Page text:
“Come, all you lovers of the feast, let us form choirs and fill the Church with our hymns in honour of the falling asleep of the Ark of God. Today heaven indeed opens its bosom to receive the Mother of the One whom the universe cannot contain. The earth gives back the Source of Life and receives the blessing of the Lord. The choir of angels and apostles look with awe as they see the One who gave birth to the Prince of Life now herself pass from life to life.”
In our previous bulletin, we began addressing questions about baptism or, more fully, the rites (baptism, chrismation, and eucharist) of Christian initiation. Most of the questions can be answered only once we understand the nature of these sacraments, as was explained last week. Today we can address some of the specific questions.
If an infant partakes of the Eucharist when they are initiated why then is there a “First Communion”?
History, of course provides the answer. In the early church when someone joined the Christian community (adult or child) they were initiated into the community as full members and so received the Eucharist regularly. However, over time, in the Western Church the three sacraments were separated. In other words, a child would be baptised soon after birth (because death rates were high) and would not be chrismated (it is called confirmation in the West) until a number of years later when a bishop would come to their town or village and then they would be allowed to receive the Eucharist. That “First Communion” came to be explained as the time when a child understands, i.e. the “age of reason”. Understandably, there was no strict rule as to when this occurred. In the Eastern Christian world the three rites were not separated and so we originally did not have a “First Communion” in our Church. However, in eighteenth century Halychyna, under pressure from the dominant Polish Roman Catholic Church, our Church underwent a period of what was called “Latinization”. This meant that gradually our Church adopted more and more practices of the Roman Catholic majority. One of these practices was to no longer give infants the Eucharist immediately after baptism and chrismation but to leave it for many years until we celebrated, as the Roman Catholics do, a “First Communion”. Since Vatican II in the 1960s we have been restoring many of our original practices which are consistent with our liturgy and spirituality. Because of the restoration of Eucharist at baptism the celebration at a later time focusses on the child’s first confession or reconciliation and “Solemn Holy Communion”. We mark this “solemn” event as the time when a person begins their personal relationship with God, no longer receiving the Eucharist simply “on the faith of their parents”. However, this was simply a way to incorporate the Latin practice to which our Western Ukrainian Church had grown accustomed.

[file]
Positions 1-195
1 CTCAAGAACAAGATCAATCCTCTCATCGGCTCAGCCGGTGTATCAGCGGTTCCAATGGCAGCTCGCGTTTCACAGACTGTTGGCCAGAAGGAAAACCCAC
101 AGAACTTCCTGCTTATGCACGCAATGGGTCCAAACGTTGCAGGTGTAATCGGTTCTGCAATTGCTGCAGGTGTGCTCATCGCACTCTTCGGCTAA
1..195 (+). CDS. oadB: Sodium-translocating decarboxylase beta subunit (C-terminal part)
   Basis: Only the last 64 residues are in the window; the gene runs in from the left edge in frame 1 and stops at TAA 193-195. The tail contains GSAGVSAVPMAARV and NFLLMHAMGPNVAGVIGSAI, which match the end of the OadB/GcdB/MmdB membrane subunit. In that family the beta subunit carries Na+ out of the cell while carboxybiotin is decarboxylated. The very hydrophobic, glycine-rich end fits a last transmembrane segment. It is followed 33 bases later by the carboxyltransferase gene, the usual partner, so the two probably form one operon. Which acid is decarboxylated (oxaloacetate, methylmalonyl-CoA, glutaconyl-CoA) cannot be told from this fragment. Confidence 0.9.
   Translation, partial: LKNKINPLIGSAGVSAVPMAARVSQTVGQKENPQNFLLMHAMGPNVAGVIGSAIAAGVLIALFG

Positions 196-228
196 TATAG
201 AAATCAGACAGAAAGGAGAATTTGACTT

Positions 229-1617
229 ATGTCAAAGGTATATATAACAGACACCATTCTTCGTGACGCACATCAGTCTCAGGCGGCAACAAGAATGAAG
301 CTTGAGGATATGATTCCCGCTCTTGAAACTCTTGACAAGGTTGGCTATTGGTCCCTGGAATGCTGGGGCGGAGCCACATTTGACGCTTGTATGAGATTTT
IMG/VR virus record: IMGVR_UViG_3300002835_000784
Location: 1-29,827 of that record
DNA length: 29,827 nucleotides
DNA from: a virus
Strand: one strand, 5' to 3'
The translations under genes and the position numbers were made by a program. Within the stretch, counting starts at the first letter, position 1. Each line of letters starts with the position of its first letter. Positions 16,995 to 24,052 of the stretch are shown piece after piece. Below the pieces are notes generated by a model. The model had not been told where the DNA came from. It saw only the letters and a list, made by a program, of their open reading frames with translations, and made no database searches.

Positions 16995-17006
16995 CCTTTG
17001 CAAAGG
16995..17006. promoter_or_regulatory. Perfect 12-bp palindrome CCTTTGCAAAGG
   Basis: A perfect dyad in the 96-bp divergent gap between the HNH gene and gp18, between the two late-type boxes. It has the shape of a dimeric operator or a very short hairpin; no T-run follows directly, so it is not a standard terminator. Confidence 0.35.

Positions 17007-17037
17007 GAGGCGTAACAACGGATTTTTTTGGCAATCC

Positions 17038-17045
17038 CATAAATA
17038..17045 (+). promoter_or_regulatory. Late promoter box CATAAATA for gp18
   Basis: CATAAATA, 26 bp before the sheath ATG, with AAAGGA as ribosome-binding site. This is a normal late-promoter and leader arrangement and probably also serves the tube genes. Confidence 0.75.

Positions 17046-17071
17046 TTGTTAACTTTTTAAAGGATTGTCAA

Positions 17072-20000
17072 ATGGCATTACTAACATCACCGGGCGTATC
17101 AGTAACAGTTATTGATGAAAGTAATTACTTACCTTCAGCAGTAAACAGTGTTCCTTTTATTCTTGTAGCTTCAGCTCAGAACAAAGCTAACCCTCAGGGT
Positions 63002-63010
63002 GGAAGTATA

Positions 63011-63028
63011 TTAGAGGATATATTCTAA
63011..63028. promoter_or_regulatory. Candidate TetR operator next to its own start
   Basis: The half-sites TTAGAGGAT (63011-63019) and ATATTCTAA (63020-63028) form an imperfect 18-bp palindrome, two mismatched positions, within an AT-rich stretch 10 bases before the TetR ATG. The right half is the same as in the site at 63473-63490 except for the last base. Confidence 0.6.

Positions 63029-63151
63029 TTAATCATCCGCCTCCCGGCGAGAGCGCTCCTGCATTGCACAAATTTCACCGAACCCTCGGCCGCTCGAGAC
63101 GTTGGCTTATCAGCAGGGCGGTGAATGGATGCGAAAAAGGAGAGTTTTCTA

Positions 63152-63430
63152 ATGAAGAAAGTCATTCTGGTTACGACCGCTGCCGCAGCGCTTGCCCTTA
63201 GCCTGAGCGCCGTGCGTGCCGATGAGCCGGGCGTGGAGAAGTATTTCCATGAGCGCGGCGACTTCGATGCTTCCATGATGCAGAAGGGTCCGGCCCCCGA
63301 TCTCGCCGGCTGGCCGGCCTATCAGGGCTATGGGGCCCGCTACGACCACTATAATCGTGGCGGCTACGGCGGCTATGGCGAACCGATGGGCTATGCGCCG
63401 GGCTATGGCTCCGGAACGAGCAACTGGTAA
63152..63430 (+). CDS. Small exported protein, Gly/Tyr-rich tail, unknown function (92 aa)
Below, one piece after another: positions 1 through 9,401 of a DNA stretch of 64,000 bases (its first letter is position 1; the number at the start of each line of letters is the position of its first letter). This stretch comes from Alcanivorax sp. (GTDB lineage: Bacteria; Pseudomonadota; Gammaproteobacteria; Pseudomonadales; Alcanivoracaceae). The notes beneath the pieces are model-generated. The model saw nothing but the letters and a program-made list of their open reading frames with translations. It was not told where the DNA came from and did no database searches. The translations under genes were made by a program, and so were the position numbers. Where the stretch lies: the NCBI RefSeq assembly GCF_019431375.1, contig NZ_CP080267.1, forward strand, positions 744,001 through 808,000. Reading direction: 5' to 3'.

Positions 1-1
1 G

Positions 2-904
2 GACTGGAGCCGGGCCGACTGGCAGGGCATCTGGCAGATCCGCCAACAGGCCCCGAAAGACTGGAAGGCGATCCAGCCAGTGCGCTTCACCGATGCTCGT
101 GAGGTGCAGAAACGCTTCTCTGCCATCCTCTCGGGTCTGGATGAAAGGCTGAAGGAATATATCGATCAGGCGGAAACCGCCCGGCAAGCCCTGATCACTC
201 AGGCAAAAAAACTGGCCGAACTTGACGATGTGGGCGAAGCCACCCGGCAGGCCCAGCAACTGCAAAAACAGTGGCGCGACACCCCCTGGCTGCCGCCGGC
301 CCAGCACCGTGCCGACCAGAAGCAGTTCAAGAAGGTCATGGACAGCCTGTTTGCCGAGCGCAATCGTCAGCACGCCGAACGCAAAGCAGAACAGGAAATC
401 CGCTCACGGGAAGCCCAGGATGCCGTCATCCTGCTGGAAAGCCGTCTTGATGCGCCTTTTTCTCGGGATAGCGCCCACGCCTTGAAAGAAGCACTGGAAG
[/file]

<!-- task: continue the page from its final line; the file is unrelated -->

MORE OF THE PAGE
An ancient practice which is still common among our Orthodox brothers and sisters, but not so commonly practiced with Ukrainian (Greek) Catholics is baptismal tonsure. This cutting of four locks of the baptizand’s hair in the pattern of a cross was seen as a symbol of the baptizand’s willingness to accept the need to make sacrifices in their lives in order to follow Christ.
Our traditions are beautiful and complex and it is wonderful to explore and explain their meaning, so if you have questions, please ask and let’s learn more about our Church and our traditions!